And Democrats DO care about others and lean heavily to the entitlement side.  I could never be a Democrat because I grew up in the Deep South years ago where many Democrats also were members of the Ku Klux Klan.  I was a Republican for most of my life, but this past year left the party to become an independent.

And I am sick of this fight. I said in the early 1970s we would get to this horrible economic situation if we allowed manufacturing to leave our country. I wanted to see a law passed requiring that one-half of everything purchased in the U.S. had to be manufactured here.  I was laughed at by people in Congress who didn't believe things in America could fall apart.  I now believe it is too late for the U.S. to recover. There are too many problems and the parents (two parties) are fighting over how to get well.

If I could, I would put all the Republicans on one-half of the country's landmass and the Democrats on the other half. I would let each create their own country and see which one works the best. For myself, I believe people who cannot take care of themselves should be helped, but this doesn't apply to people who don't want to work and they label that not being able to take care of the self. 

I certainly would want every child to appreciate the free education and forget about what happened a hundred or even ten years ago. All that is water under the bridge. It is painful to see a student turn his or her back on a good education because he or she doesn't like the race of the teacher. That is very stupid to do, but it is done everyday.  Idealistically, I hope this changes. Realistically, I doubt it will, at least anytime soon!

Wednesday, May 4, 2011

The Assassination of Usama or Osama Bin Laden

I've been thinking about whether or not I would have ordered a kill of UBL, if I were in the position of President Obama. Both killing UBL and not killing indicates a no-win situation.

After a lot of consideration, I've decided I would NOT order the kill and here is why:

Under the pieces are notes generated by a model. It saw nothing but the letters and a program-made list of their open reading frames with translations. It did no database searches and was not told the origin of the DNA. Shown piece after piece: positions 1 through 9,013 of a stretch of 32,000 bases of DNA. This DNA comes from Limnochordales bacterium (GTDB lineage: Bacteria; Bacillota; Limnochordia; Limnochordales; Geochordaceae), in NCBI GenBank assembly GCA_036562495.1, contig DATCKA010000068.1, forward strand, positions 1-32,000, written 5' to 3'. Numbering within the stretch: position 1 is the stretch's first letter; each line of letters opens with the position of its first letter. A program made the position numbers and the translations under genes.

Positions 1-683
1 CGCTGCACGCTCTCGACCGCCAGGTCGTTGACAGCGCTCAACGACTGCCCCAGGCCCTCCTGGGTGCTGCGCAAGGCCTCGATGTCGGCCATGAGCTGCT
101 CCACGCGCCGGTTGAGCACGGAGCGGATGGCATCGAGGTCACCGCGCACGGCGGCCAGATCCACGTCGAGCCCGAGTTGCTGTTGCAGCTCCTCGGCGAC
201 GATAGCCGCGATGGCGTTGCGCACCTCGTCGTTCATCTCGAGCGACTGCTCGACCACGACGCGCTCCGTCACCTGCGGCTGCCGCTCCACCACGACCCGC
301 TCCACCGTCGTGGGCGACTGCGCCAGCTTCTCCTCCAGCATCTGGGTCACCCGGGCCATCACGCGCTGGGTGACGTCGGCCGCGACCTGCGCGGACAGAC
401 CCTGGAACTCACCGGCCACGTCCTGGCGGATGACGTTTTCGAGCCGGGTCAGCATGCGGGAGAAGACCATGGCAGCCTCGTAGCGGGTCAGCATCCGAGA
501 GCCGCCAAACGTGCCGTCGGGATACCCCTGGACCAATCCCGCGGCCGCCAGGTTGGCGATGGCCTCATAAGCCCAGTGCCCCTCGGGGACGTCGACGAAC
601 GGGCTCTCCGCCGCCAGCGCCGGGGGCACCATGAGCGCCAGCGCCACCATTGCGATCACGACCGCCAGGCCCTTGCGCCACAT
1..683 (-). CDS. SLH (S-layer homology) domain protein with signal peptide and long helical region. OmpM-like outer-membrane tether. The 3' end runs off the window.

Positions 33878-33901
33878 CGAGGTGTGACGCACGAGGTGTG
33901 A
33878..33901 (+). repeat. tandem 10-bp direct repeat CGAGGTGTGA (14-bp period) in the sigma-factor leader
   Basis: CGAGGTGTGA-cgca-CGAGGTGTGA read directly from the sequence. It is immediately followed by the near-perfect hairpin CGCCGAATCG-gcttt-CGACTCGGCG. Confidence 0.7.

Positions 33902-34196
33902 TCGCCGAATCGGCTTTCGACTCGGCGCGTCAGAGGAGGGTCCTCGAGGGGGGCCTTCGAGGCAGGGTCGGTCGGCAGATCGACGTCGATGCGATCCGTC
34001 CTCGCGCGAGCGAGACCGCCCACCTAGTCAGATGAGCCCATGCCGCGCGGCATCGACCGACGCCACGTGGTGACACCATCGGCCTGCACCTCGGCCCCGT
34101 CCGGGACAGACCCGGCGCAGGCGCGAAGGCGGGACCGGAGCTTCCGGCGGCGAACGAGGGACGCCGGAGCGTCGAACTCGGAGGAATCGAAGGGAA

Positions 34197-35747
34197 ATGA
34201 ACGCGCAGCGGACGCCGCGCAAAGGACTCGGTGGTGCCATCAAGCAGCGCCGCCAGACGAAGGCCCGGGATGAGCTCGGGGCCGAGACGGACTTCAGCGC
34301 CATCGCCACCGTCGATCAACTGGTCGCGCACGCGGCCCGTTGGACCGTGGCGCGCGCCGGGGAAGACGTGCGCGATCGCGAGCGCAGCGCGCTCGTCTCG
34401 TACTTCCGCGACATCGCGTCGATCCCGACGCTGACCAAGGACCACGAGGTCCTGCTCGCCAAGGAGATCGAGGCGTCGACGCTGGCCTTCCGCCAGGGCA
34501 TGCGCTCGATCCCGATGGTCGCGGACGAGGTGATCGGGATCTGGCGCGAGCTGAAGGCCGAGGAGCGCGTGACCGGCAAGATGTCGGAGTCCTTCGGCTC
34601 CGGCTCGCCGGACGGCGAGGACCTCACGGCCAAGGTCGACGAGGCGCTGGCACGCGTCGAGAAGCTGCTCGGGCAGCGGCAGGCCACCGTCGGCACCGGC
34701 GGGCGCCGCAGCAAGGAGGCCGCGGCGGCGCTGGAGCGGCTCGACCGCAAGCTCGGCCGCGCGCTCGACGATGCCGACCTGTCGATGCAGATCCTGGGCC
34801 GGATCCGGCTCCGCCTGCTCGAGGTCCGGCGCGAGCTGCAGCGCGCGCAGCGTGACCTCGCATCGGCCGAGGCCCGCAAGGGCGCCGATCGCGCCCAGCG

Truly, UBL is a dangerous person to the United States. About 3000 people died on 9-11 alone due to Al Qaeda's bombing of the Twin Towers.

There has been no doubt that other attacks would be coming to America. A few already have been thwarted. Should those attacks have happened, a few hundred people would have died. These piece-meal attacks would have killed a few hundred people at a time. The Intelligence community has been able to prevent attacks and for that, I think all of us are grateful. We don't want even one American, or anyone else for that matter, murdered by these terrorists.

However, Al Qaeda's top henchmen have stated for quite some time that, should UBL be captured or killed, they would detonate a nuclear bomb inside the U.S. A nuke will kill many more than a few hundred people.

Was killing UBL or taking him out of Pakistan the only choices available? I think now. It is stated that the compound at which UBL lived in Abbotabad, Pakistan had no Internet or telephone connections. The means of communicating was through couriers. Had UBL been left alive in that compound with this family and the people who lived there, BUT without the ability to communicate with anyone else, how much damage could he order? His cohorts wouldn't know what to do. They couldn't get direct orders from him and wouldn't know why. This would leave them without the idea of using a nuke on Americans, although they probably would continue with small attacks.

There are American servicemen who speak the language of that area of Pakistan. They could have been placed as guards around the compound (dressed as Pakistani military) so that it appeared the guarding was being implemented by the Pakistan government, not the U.S. Further, with as much money as the U.S. provides to Pakistan, those government authorities probably could find loyal police or military to guard the compound.

These are just a few thoughts and I'm sure there are many more ideas I could come up with as time allowed.